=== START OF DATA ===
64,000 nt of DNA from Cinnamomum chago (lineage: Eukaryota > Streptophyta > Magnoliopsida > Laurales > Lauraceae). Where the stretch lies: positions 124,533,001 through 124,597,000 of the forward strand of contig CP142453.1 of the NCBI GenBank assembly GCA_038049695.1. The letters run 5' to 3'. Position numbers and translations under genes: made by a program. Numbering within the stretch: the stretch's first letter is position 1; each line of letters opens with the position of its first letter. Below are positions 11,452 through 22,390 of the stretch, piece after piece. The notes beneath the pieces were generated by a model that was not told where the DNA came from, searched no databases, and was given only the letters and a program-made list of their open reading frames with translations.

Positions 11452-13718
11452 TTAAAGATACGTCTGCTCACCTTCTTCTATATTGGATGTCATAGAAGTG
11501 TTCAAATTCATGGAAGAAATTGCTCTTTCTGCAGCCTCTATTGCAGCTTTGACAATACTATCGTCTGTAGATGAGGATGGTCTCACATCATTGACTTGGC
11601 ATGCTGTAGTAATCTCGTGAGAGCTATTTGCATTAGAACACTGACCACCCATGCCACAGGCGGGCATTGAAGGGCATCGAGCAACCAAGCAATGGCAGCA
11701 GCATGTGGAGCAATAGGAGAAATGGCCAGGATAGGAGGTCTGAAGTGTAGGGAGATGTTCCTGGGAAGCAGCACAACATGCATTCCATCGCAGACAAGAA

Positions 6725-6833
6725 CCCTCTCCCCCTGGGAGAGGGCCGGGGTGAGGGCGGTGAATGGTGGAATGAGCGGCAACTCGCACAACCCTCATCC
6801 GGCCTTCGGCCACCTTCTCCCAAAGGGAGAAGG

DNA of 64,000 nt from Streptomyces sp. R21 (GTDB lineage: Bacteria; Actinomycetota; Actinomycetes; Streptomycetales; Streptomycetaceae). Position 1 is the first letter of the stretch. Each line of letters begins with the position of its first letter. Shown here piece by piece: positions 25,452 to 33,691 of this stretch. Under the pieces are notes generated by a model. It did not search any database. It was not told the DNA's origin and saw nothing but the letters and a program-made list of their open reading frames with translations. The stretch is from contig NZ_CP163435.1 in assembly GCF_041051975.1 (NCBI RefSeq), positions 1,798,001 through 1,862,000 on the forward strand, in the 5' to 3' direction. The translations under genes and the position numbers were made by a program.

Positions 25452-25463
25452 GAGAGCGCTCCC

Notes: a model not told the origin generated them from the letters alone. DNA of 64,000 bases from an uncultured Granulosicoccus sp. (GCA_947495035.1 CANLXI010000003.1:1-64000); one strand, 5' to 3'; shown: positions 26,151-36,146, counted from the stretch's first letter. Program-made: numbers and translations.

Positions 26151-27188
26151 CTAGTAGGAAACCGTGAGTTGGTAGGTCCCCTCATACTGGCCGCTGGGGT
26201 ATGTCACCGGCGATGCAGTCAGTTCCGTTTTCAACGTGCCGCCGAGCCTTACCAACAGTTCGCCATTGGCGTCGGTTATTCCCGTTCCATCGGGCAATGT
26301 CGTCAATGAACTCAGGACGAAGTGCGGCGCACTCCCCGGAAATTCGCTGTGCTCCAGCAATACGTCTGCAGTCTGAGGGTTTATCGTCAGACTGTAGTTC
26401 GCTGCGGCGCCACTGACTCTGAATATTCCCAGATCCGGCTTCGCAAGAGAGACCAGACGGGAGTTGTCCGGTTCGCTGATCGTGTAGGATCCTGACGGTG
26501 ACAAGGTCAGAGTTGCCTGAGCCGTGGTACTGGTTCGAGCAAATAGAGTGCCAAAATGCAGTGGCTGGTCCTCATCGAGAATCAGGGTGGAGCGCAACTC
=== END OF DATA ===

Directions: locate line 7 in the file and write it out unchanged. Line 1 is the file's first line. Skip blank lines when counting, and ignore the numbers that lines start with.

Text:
Positions 6725-6833